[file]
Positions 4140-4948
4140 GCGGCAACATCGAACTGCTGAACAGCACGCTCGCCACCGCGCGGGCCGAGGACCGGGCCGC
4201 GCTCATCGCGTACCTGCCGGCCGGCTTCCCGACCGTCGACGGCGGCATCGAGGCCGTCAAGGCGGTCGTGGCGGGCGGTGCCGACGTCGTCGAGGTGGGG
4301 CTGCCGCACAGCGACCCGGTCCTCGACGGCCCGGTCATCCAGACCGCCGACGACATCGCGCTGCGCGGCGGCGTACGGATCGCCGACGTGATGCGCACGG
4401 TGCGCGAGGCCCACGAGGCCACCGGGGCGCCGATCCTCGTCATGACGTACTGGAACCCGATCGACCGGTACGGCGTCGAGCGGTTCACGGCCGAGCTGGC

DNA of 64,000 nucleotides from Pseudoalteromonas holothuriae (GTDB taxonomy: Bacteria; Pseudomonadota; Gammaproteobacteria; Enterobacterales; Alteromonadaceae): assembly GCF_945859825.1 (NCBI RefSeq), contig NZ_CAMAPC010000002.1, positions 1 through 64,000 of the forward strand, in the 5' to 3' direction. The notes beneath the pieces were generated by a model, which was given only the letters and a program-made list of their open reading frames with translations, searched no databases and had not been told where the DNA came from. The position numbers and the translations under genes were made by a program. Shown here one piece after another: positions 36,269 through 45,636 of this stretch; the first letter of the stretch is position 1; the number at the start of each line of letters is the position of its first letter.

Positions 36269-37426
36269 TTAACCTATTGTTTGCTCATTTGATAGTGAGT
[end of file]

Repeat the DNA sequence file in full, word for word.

Positions 4140-4948
4140 GCGGCAACATCGAACTGCTGAACAGCACGCTCGCCACCGCGCGGGCCGAGGACCGGGCCGC
4201 GCTCATCGCGTACCTGCCGGCCGGCTTCCCGACCGTCGACGGCGGCATCGAGGCCGTCAAGGCGGTCGTGGCGGGCGGTGCCGACGTCGTCGAGGTGGGG
4301 CTGCCGCACAGCGACCCGGTCCTCGACGGCCCGGTCATCCAGACCGCCGACGACATCGCGCTGCGCGGCGGCGTACGGATCGCCGACGTGATGCGCACGG
4401 TGCGCGAGGCCCACGAGGCCACCGGGGCGCCGATCCTCGTCATGACGTACTGGAACCCGATCGACCGGTACGGCGTCGAGCGGTTCACGGCCGAGCTGGC

DNA of 64,000 nucleotides from Pseudoalteromonas holothuriae (GTDB taxonomy: Bacteria; Pseudomonadota; Gammaproteobacteria; Enterobacterales; Alteromonadaceae): assembly GCF_945859825.1 (NCBI RefSeq), contig NZ_CAMAPC010000002.1, positions 1 through 64,000 of the forward strand, in the 5' to 3' direction. The notes beneath the pieces were generated by a model, which was given only the letters and a program-made list of their open reading frames with translations, searched no databases and had not been told where the DNA came from. The position numbers and the translations under genes were made by a program. Shown here one piece after another: positions 36,269 through 45,636 of this stretch; the first letter of the stretch is position 1; the number at the start of each line of letters is the position of its first letter.

Positions 36269-37426
36269 TTAACCTATTGTTTGCTCATTTGATAGTGAGT